3. Chartres Cathedral, c. 1145 and 1194-1220
Chartres Cathedral is about an hour away from Paris, and its construction began slightly later than Notre-Dame in Paris. Accordingly, its design builds on the Gothic features of Notre-Dame and makes them even more impressive. Many people consider it to be the most beautiful Gothic church in the world. It’s definitely the best-preserved Gothic church in France, which makes it an important site for scholars. Everything about Chartres is exquisite, but it’s probably most famous for its stained glass, particularly gorgeous rose windows like the one shown above.
Amiens and Reims Cathedrals are Chartres’s two closest rivals for the title of the Most Beautiful Gothic Church in France. Neither is on this list today, but both are equally spectacular.
4. Sainte-Chapelle, 1248
Tiny Sainte-Chapelle is truly a church like none other. It was built to be the royal chapel of King (later Saint) Louis IX and his family, as well as to hold his collection of important relics. Such relics – objects pertaining to a person of religious importance – would have been stored in gilt and jeweled reliquaries, and many people have seen Sainte-Chapelle as a building-sized reliquary. I agree with them. In the upper chapel (shown above), almost all of the walls have been replaced with the most beautiful stained glass, and every other surface has been gilt and painted in rich colors. Sainte-Chapelle hasn’t been a consecrated church since the French Revolution, but it is open to visitors. It is truly a gem among French churches.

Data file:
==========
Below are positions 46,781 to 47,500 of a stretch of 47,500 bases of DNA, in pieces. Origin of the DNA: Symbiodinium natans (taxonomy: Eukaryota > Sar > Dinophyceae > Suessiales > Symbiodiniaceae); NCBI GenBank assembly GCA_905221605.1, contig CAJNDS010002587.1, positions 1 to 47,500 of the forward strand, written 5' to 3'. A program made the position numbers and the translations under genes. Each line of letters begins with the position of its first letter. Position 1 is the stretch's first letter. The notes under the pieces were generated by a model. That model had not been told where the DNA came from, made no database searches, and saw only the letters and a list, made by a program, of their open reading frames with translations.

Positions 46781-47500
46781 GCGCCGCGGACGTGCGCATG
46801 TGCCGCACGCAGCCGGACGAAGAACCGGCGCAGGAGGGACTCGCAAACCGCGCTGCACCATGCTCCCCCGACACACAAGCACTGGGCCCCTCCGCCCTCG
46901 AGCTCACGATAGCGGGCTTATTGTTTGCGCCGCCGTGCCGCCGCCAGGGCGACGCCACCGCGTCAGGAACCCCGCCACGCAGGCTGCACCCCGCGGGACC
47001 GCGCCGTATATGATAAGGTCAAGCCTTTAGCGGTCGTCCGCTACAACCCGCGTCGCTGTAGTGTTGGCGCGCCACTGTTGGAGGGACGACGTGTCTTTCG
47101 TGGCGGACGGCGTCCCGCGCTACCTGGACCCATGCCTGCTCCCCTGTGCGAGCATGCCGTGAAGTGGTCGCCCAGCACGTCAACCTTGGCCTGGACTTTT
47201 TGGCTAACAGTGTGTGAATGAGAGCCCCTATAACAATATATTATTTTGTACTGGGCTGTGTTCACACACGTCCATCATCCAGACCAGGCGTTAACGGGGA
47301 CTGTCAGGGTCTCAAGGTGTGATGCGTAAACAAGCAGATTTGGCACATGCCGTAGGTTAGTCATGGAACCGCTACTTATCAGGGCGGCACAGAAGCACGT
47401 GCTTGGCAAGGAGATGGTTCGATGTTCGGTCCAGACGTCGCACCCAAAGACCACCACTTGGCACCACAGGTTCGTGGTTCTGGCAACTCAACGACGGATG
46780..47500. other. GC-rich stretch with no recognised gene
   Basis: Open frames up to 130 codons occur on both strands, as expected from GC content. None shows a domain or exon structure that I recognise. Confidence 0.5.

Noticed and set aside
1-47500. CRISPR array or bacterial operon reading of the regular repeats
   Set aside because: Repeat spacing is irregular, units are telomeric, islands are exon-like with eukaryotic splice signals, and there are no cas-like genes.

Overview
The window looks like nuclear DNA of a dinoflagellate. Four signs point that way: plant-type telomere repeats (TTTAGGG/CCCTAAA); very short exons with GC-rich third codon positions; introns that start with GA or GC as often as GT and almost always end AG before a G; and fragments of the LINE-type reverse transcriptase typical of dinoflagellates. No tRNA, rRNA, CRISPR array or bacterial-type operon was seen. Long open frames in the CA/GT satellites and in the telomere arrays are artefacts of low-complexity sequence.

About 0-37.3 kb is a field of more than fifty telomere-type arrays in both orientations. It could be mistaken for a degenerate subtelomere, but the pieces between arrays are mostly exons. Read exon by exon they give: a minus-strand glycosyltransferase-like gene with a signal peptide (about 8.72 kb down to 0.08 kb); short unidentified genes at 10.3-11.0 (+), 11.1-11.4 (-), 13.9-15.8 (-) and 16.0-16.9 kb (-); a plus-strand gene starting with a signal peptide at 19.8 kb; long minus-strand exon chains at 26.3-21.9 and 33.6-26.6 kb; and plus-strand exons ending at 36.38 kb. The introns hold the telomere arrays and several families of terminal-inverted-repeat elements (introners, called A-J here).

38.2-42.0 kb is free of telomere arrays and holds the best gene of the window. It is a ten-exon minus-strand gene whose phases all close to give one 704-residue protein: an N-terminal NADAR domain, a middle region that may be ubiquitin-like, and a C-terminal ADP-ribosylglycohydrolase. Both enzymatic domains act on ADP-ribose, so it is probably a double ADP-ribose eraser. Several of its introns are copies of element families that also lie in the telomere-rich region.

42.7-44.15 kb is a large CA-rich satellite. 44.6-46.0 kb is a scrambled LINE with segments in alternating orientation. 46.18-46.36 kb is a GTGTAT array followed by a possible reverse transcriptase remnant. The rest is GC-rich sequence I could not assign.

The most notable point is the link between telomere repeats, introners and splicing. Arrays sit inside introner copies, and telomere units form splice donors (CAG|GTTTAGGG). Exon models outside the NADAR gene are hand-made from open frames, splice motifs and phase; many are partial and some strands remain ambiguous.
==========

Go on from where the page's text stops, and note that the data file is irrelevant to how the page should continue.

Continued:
5. Strasbourg Cathedral, completed in 1439
Strasbourg Cathedral is Gothic, like the previous three churches on this list. What makes it different, however, is that it’s much more of a German Gothic church than a typical French one. This makes sense, because Strasbourg is in the Alsace region, on the France-Germany border. What are the features that make Strasbourg unique in France? Its brownish stone and severely vertical façade are the first things that come to mind. The heavily-carved and painted interior decorations are also atypical of French churches. Strasbourg has a lot of cool stuff inside it, as well. For example, there is a set of colorful religious tapestries handing in the nave as well as an impressive astronomical clock. To top it all off, the cathedral has some pretty spectacular gargoyles and grotesques.